The NYU School of Professional Studies Jonathan M. Tisch Center of Hospitality and Boston Consulting Group collaborated on a survey of hotel owners, management companies, and other industry stakeholders to gauge their sentiment and prospects for the hospitality industry. The survey found new construction is down to 2015 levels. Hoteliers polled said they expect room rates to rise by 8.3% to 8.8% over the next 18 months. Yet high-interest rates are spooking investors in hotels as in other commercial property sectors. 89% of hoteliers consider rates above 8% unacceptable for taking out a loan.
Prolonged staffing shortages are adding to investors’ concerns; 70% of hotel owners view the hotel industry as less attractive if labor problems persist. 60% of respondents reported that they are somewhat or severely short-staffed, which NYU SPS/BCG estimate costs hoteliers about 7 percentage points of revenue and two points of operating margin.
Sonesta’s Newest Brands
Sonesta International Hotel Corporation announced the debut of two soft brands within its expanding portfolio, Classico, A Sonesta Collection and MOD, A Sonesta Collection. Marketed by Sonesta’s Luxury and Lifestyle Lodging Development Team, each Classico property will have a distinct identity and offer signature local cuisine, traditional high-touch service and refined interiors. The first Sonesta Classico brand property is the 40-room Z Ocean Hotel in Miami, Florida’s South Beach neighborhood, which opened on May 1, 2023. The first MOD property will launch as Hotel 11 in Calgary, Alberta, Canada.
Texas’s Newest Luxury Hotel
Ryman Hospitality Properties and Blackstone Real Estate Income Trust, Inc. have a deal where Ryman will buy the JW Marriott San Antonio Hill Country Resort & Spa in San Antonio, Texas for $800 million. With 640 acres in the Texas Hill country, the resort offers 1,002 rooms plus space for meetings and events.
Boston’s Newest Luxury Hotel
Raffles Boston is set to open later this summer and is now accepting reservations for stays beginning September 1, 2023. The property marks the first mixed-use development in North America for the Raffles Hotels & Resorts brand. The $400 million, 35-story building will offer 147 guestrooms and 16 distinct gathering spaces, a “sky lobby,” and multiple food and beverage venues, gym, plus a spa and an indoor pool.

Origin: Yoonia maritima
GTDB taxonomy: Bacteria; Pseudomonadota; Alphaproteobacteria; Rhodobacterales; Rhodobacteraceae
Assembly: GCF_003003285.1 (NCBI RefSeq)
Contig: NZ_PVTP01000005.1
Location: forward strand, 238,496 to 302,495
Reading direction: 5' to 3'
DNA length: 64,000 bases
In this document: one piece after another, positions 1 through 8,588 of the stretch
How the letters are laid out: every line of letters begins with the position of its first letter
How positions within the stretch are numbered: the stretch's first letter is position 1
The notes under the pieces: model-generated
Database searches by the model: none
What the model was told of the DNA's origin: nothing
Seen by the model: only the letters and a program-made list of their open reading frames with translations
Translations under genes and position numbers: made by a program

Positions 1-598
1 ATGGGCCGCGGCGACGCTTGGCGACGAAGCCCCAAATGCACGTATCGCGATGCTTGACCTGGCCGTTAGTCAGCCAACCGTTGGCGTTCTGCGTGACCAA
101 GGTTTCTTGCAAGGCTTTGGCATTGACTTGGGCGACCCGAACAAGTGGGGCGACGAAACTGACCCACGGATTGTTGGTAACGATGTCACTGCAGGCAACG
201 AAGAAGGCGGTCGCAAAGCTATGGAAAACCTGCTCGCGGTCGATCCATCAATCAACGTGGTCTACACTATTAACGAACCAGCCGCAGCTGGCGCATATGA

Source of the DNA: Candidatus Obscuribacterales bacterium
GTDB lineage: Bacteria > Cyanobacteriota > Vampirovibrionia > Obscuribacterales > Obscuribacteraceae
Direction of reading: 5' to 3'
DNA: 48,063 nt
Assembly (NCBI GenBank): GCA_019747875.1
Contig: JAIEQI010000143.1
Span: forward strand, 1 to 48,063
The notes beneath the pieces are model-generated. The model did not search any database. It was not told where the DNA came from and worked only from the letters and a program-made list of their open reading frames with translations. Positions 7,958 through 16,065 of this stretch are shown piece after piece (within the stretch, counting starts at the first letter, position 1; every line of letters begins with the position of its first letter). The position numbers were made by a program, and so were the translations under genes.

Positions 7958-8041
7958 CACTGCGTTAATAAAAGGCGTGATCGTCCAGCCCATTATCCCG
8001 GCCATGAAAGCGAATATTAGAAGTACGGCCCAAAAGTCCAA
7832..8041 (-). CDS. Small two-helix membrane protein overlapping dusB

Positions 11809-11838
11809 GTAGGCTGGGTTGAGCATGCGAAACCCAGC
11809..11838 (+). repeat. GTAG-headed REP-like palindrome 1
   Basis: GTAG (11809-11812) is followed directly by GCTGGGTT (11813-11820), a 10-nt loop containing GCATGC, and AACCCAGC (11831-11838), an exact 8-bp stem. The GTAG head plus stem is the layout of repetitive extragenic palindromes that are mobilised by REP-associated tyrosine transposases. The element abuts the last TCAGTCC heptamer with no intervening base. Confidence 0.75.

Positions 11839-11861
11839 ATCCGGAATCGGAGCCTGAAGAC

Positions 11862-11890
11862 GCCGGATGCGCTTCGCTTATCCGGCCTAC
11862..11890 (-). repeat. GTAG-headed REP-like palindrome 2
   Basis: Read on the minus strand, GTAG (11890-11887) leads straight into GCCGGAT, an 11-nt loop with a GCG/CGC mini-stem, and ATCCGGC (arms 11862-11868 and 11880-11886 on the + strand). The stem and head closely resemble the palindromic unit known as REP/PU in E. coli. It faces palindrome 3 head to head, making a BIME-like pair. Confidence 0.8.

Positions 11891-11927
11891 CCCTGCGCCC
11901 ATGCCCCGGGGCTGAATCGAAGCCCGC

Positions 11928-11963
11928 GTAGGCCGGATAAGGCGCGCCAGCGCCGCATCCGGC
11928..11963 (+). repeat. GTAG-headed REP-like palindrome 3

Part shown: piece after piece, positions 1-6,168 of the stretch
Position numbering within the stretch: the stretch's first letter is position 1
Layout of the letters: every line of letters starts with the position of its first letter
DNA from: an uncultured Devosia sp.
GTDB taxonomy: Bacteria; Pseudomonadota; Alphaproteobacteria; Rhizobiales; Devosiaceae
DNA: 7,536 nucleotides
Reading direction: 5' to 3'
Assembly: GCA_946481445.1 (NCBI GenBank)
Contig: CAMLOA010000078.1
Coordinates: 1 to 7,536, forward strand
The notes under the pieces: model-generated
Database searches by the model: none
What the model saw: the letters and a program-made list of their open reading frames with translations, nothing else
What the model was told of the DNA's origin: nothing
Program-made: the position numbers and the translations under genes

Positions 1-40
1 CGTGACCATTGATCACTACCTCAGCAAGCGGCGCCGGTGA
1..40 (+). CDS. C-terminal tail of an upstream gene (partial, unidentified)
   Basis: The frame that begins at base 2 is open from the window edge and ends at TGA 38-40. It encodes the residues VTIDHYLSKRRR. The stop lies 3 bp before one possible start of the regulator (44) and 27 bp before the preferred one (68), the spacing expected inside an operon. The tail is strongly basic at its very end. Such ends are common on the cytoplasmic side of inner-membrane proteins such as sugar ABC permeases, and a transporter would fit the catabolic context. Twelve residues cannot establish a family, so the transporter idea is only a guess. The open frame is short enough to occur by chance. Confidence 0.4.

Melbourne Properties for Sale
“Sam Arnaout is hoping the exit the Melbourne-area hotel market, putting a portfolio of three ibis hotels up for sale,” reported the Australian Financial Review. Arnaout’s hawking the 250-room ibis Melbourne Hotel & Apartments, the 103-room ibis Budget Fawkner, and the 71 room ibis Budget Dandenong for at least $87 million ($130 million Australian) together.
Singapore’s New Wyndham
Wyndham Hotels and Resorts is “soft opening” a 591-key hotel, the Peninsula Excelsior Singapore, a Wyndham Hotel, located in the Civil District. Following a multi-million dollar refurbishment, the grand opening will be in 2024. The hotel has two swimming pools, a gym and sauna, and an executive lounge for club floor guests and four multi-functional rooms. The hotel boasts a view of both the Marina Bay and Singapore River.
MCR Acquires Three Hotels
MCR has acquired three hotels in Florida, totaling 384 rooms, The portfolio includes The Hyatt Place Orlando/Lake Buena Vista, which boasts 169 rooms. The Hampton Inn Dayton Shores features 111 rooms and suites and the Courtyard DeLand Historic Downtown features 104 rooms and suites and two event rooms totaling 1,309 square feet of meeting space. MCR now has 13 hotels in Florida. (Context: Full Video: MCR CEO Tyler Morse at Skift Future of Lodging Forum 2023.”